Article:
What is the First-Time Donor’s Super Credit?
The First-Time Donor’s Super Credit (“Super Credit”) was announced by the federal government in Budget 2013. It adds 25 percentage points to the federal charitable tax credit for eligible donors.
How are “first-time donors” defined?
For the purpose of the Super Credit, a person is a first-time donor if:
- they have never claimed the charitable tax credit;
- their spouse has never claimed the charitable tax credit;
- they have claimed the charitable tax credit, but only in 2007 or before;
- their spouse has claimed the charitable tax credit, but only in 2007 or before.
What donations are eligible?
Cash donations made after March 21, 2013, are eligible for the Super Credit. The Super Credit itself will apply for claims made in the 2013 through 2017 income tax years.
There is a $1000 limit on donations that will attract the Super Credit.
If somebody donates $20 this year, but $500 next year, does that mean they only get the Super Credit for the first $20?
The Super Credit applies to the first claim that an eligible taxfiler makes. Donors have up to five years to claim tax credits on their donations. Accumulating donations could be an effective strategy for some people.
If the individual in this scenario claimed the $20 donation on their 2013 income taxes, the Super Credit would only be applied to this amount, returning $5.00 to the donor. However, if they waited until 2014 and claimed both years’ donations, the Super Credit would apply to the full $520, returning $130 to the donor.
Does the Super Credit only apply to the first charity a person donates to?
No. As long as a person is eligible to claim the Super Credit, they can claim it on all of their donations (to a maximum of $1000) in the year of their choice up to and including 2017.
How many people will be eligible for the Super Credit?
Department of Finance officials estimate that up to 590,000 families are currently eligible. This includes single individuals and couples. The pool of eligible donors will be renewed each year, primarily through a combination of new immigrants to Canada becoming tax filers, and young people reaching the age at which they become tax filers.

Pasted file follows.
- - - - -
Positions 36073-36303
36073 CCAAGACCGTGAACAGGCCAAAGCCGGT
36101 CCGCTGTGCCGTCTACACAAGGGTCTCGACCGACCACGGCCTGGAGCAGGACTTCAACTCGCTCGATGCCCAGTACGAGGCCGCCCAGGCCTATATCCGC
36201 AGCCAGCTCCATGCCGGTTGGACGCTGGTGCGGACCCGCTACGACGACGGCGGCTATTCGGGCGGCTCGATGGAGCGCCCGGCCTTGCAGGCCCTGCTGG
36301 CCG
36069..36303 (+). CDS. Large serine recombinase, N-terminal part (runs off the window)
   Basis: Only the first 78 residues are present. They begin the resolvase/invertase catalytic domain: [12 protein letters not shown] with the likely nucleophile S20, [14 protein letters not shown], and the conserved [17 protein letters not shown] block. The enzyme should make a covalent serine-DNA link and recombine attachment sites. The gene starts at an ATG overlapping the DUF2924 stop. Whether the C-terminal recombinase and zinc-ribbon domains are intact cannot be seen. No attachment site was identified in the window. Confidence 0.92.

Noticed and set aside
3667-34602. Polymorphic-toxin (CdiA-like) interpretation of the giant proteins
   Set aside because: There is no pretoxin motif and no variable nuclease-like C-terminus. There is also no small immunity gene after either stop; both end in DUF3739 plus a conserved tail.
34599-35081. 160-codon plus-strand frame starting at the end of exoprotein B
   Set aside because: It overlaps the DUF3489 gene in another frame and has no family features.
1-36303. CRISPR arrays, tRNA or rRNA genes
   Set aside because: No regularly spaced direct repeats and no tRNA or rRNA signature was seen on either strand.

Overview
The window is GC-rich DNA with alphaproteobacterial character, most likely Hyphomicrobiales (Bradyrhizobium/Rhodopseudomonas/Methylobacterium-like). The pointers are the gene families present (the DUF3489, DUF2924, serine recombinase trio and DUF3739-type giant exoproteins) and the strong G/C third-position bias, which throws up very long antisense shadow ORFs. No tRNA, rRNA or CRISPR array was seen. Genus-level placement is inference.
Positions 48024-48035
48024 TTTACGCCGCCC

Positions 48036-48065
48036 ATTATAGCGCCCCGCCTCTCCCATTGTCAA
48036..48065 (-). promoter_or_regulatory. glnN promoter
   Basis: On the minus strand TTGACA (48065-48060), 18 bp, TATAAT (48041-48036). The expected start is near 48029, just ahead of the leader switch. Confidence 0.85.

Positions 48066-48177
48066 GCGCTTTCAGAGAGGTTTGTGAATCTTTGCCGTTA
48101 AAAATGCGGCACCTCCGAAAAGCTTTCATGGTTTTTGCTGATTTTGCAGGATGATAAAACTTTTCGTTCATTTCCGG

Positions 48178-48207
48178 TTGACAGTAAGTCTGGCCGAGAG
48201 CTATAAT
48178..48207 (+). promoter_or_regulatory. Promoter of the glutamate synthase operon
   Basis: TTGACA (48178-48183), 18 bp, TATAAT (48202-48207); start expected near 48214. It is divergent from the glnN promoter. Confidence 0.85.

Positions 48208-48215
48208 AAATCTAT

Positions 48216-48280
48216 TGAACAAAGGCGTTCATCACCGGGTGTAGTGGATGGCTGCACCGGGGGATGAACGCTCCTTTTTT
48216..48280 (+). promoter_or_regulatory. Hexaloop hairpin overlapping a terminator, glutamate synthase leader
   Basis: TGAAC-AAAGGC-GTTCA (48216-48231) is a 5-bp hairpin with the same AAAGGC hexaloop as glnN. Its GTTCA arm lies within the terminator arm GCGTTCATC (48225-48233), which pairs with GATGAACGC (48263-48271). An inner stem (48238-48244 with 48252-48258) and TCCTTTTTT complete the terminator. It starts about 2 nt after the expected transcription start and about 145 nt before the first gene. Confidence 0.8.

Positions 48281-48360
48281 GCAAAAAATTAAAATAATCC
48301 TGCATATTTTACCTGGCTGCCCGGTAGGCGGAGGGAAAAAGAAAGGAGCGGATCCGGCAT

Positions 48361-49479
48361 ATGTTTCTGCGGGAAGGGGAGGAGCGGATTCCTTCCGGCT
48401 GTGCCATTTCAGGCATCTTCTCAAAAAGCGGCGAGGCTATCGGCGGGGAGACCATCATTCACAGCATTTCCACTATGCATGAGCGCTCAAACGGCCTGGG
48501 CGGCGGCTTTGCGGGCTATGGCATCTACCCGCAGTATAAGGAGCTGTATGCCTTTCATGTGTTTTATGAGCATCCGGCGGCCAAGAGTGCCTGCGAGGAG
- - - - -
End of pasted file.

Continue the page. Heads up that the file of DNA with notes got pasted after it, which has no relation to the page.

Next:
How does the Super Credit work with corporate matching-gift programs?
The Super Credit has no effect on any corporate match. You are still credited for charitable donations made, which are then matched in accordance with company policy. The Super Credit affects (reduces) the net cost of your donation, not its amount.
How much is the Super Credit expected to generate in new donations?
The Budget estimates the incremental cost of the Super Credit at $25 million a year. This equates to $100 million in new donations.
Can the Super Credit help donors to give more?
Yes. It enables donors to give more to causes that are important to them at no additional cost. For example, an eligible donor can now make a $50 donation for the exact same net cost as a $40 donation before the Super Credit, regardless of income level.
Can you give me an Example?
Sure. If you are a donor from Quebec, a $360 donation ($15.00 per pay x 24 periods) costs you $205.20 without the Super Credit. If you are eligible to claim the First-Time Donor’s Super Credit, the cost becomes $115.20. In other provinces the difference is as follows,
*If eligible. This Table is for information only and represents the effect of current tax credits available to all filers. Individual benefit will be determined by personal income level and tax circumstances.
Where can I find more information?
For a complete listing of gift costs by Province and a detailed benefit of the First-Time Donor’s Super Credit, please visit http://www.imaginecanada.ca/node/18